Art for the middle-class man

HEaling through poetry- Interviewing India

Vinaya, our Pune-based interviewer, has been a fan of Aalok’s art for over two years now. Aalok, a dentist by profession, does sketches of popular colonial structures around Mumbai such as the GPO, Vasai fort, Sassoon Docks, and the Gateway of India. Read on to find out more about Aalok’s passion for art.

Dr. Aalok M. Joshi, 31, Dentist, Mumbai

Interviewed by Vinaya Kurtakoti

Why did you decide to give an interview about art?
If you look at things from a traditional point of view, most parents don’t encourage their children to pursue art. The average middle class Indian looks at things only from an economic point of view. The idea of a good life is to graduate, get a good job, a wife, two kids and a nice house in the suburbs. There are some who allow their kids to take up art grudgingly, some vehemently argue against it and then there are those who didn’t have these options themselves and would happily give their children the freedom to make their own choices. But I’ve seen that the families who give their children choices are not the ones usually with financial problems.

Art quotes - Interviewing India

Which of these categories do you fall into?
My parents encouraged me to follow my passion but I personally chose to take up medicine because I thought it would sustain me financially so that I could do what I wanted with the rest of my time.
My grandfather happens to be a reasonably well-reputed artist in his heydays. He’s 89 now and probably not recognizable to most people. He worked as an artist for magazines, but he was less of a cartoonist and more of a commercial artist. He would design company or shop logos, signboards, but he wasn’t able to keep up with the times. Computerised art finally drove him out of business. He was in his 60s when computers seemed to take over the world. But he wasn’t an artist whose paintings sold in lakhs. So my parents had seen the financial troubles my grandfather had faced after choosing art as a career.

I think there are other problems that come with choosing art as a career. You become pretty moody and impressionistic and unpredictable. All artists and scientists have personality quirks. The greater the personality quirks, the better the artist.

So what’s your quirk?
I’m not really a good artist.

How was it like growing up with an artist as a grandfather?
My grandfather was a bit of a misanthrope who didn’t really get along well with anyone, including me. So in school whenever I won art competitions, 90% of the time people suspected that my grandfather helped me. Especially for projects that we had to complete at home people would say, “Oh, you did this at home. So your grandfather must have done this for you.” At that point, I had proven myself so most of the people were convinced that I was reasonably good, if not the best. The rest who weren’t convinced I don’t really see them doing art now.

Did your passion for comic books factor into making you a better artist?
My grandfather had a big collection of books that inspired him to draw. The only problem was that I never had access to these books. He used to lock them away in a cupboard. My parents on the other hand were kind enough to get me a lot of books. They were the ones who got me into the comic book craze. The comics that they bought me were very different from the ones you see nowadays. Though I loved reading the comics, it was the art that got me really excited.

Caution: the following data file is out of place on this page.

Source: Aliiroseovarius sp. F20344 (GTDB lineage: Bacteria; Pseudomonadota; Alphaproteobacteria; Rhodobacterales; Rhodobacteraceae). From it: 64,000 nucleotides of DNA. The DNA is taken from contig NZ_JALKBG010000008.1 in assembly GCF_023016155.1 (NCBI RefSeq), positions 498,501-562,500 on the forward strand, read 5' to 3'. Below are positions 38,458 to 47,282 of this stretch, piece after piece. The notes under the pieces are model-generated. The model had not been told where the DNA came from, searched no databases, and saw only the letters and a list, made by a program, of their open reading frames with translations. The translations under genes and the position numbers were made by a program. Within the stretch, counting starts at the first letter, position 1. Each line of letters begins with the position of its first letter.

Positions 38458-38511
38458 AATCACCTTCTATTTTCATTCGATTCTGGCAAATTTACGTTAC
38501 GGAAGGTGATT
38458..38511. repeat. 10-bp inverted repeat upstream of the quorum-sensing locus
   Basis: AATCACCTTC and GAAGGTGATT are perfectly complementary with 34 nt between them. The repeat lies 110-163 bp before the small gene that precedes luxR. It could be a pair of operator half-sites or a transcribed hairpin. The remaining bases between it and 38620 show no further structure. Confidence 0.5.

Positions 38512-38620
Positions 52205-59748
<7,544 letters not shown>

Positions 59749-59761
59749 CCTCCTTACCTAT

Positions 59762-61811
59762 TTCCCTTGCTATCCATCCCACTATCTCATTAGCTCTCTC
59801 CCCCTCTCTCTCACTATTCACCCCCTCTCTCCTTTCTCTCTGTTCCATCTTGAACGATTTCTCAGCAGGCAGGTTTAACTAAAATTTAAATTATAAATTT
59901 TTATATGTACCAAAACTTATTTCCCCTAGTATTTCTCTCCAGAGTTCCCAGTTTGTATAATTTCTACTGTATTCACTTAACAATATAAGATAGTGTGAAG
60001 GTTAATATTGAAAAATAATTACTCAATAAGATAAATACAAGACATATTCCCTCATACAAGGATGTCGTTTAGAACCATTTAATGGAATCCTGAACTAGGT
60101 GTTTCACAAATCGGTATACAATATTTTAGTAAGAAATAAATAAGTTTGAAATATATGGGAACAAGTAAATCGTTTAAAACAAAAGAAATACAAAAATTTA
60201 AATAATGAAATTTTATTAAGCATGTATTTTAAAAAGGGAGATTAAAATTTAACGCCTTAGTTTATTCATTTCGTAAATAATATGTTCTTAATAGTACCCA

What’s interesting is that reading about something makes you imagine what the writer is talking about, on the other hand reading a comic book includes reading the prose and seeing an aspect of the narration that the artist sees but you wouldn’t have been able to necessarily imagine. So that gives you two imaginative pictures, not one. If you take a prose story and ask 10 different artists to draw it, they will all draw their own interpretations. Art is limitless, but prose is limited to 26 letters of the alphabet.

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The last question has noting to do with your interview topic. But we ask everyone we interview – What does love mean to you?
My idea of love is very different from today’s popular notion. We live in a society that lays too much importance on physical features. When you’re looking to get married, what do they first show you? Photographs. Only once you like someone’s photograph will they tell you what the person does, his dreams, his aspirations.
To be honest, I have never been physically attractive myself, and as a result, I’ve only encountered one-sided matches. My love is very simple just like dal and rice. For me, love is to be there for the person no matter what. Gifts and words don’t matter as much as actions do.

Categories: Arts Career Family Passions

Meet the interviewer

Vinaya Kurtkoti

Vinaya Kurtkoti is a Pune-based freelance copyeditor and journalist. She enjoys talking to people and listening to their stories – whether they are about old, lost friendships or why they cannot use prepaid mobile connections anymore. Anything you say can and will be used in your interview. Like her favourite fictional character Dirk Gently, Vinaya believes that everything is interconnected (some things more than others).

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